Scruffy jottings about Asking for Trouble
This is a page of my notes on Asking for Trouble plus some tiny scraps of paper detailing scenes from the novel. When I’m trying to figure out the structure of a book, one of my methods is to summarise key scenes, both written and unwritten, on pieces of paper and make a big, messy jigsaw on the floor. The jigsaw never gets completed (especially if I’ve forgotten to shut the cat away) but it helps shape the story and shows me the direction I need to go in next. Some scenes get deleted; some never get written; some are inspired by the jigsaw because, like I said, the jigsaw is incomplete; it has holes.
I love this part of novel writing. You can have two or three elements in the story which refuse to connect or a lone fragment that surely belongs to the horror novel that’s been on the back burner for years or a sex scene which is actually a short story in its own right. Stuff happens when you do the jigsaw. It can take days, weeks even. You number the scenes, put them in an envelope, get them out again the following day.
I find the best magic comes from the biggest problems. You might find a perfect way to connect those seemingly disparate elements. You might have to sacrifice one of your favourite parts for this to work. You might have to accept they won’t connect except in a feeble, forced way and then you have to do the big, strong thing and let go! Get rid! Delete! But always, always, something new is born.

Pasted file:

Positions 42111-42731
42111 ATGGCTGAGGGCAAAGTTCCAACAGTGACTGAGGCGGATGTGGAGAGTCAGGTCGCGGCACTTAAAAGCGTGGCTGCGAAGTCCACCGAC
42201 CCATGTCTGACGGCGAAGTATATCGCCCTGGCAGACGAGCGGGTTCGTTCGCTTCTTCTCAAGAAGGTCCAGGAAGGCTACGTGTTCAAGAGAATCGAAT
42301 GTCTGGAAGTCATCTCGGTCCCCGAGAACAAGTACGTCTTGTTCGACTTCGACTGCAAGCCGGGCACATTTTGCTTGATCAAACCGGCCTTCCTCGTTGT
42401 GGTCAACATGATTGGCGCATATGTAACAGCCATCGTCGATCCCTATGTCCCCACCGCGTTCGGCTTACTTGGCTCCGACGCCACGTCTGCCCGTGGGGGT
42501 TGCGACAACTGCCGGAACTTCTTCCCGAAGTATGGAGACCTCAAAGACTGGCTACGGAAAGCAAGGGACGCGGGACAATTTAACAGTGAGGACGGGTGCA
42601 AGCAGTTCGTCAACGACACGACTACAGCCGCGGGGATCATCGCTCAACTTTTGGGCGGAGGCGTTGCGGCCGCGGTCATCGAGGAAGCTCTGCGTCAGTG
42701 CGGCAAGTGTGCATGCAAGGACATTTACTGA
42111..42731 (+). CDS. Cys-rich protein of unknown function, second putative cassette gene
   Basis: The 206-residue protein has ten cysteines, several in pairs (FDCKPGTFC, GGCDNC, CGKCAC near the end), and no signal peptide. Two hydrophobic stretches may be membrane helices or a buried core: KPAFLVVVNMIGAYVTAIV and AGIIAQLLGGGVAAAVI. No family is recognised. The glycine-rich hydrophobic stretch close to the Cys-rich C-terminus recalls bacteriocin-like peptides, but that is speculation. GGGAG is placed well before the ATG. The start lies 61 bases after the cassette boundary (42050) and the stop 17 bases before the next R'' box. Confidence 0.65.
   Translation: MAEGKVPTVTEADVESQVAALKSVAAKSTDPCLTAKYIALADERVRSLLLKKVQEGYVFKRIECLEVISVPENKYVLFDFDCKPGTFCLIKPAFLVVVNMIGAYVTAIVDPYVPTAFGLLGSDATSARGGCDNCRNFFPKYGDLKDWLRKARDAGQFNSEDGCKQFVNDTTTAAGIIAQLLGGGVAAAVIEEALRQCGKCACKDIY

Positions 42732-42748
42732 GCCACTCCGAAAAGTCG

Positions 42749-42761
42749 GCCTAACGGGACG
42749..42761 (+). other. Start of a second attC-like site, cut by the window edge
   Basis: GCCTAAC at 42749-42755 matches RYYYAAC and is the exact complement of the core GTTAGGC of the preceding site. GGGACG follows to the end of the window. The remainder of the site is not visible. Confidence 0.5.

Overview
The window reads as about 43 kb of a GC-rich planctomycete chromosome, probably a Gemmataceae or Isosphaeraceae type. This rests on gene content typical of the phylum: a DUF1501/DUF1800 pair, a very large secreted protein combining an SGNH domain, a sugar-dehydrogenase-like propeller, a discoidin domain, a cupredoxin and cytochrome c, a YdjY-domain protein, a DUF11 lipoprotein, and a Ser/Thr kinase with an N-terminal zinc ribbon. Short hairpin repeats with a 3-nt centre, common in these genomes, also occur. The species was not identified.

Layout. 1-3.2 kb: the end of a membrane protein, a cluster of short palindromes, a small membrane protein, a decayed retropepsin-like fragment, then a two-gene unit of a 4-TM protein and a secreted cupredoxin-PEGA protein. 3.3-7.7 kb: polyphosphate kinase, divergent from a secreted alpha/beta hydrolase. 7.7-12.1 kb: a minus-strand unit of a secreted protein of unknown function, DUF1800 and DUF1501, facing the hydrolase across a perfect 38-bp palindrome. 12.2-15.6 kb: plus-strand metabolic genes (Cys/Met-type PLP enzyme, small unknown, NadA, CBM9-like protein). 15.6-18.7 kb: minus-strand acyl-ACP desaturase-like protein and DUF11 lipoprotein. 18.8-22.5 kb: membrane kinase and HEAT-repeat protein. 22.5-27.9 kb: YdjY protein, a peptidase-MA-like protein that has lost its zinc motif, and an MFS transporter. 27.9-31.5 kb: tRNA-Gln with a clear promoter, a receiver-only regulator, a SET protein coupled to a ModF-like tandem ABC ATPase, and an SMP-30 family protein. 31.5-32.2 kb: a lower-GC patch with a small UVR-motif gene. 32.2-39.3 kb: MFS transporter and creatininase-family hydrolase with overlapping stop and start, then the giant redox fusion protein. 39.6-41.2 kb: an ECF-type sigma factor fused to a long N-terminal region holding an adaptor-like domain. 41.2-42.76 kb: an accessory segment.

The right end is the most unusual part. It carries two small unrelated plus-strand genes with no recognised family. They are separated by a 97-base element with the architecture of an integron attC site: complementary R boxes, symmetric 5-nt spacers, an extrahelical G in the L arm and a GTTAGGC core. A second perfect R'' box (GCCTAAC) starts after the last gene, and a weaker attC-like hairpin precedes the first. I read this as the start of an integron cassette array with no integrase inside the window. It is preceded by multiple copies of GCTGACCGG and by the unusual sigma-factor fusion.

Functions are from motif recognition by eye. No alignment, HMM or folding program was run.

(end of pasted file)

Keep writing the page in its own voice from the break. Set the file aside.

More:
This really feels like creation to me: what was once a miserable piece of carpet tormenting you through a hole in the scrappy jigsaw is now an amazingly hot piece of dialogue brimming with sexual tension and desire. And it’s just begging to be written!
Why am I telling you this? Because Alison Tyler has a wonderful new blog, Scruffy Jottings About Filth, featuring a fascinating – and expanding – array of smut writers’ notes. I sent AT a couple of pages of notes relating to my latest novel, Split. Then I got to wondering if my note-making style had changed over the years.
Asking for Trouble, my controversial and bestselling book, was published ten years ago. Yes, ten! It’s never been out of print, has been number one on Amazon UK’s erotica charts and still regularly hops up and down the top twenty. Sales have recently been gathering pace in the States as well. (Hey, what kept ya?) Anyway, later in the year, I’m going to have a party for my porn and you’re invited!
But look, my scruffy jottings have barely changed in the last decade: same handwriting, same type of notebook and pen, same dark and twisted fantasies! So Happy Birthday me! Here’s to knowing what you like while also staying open to exploration – but not so open that your likes fall out!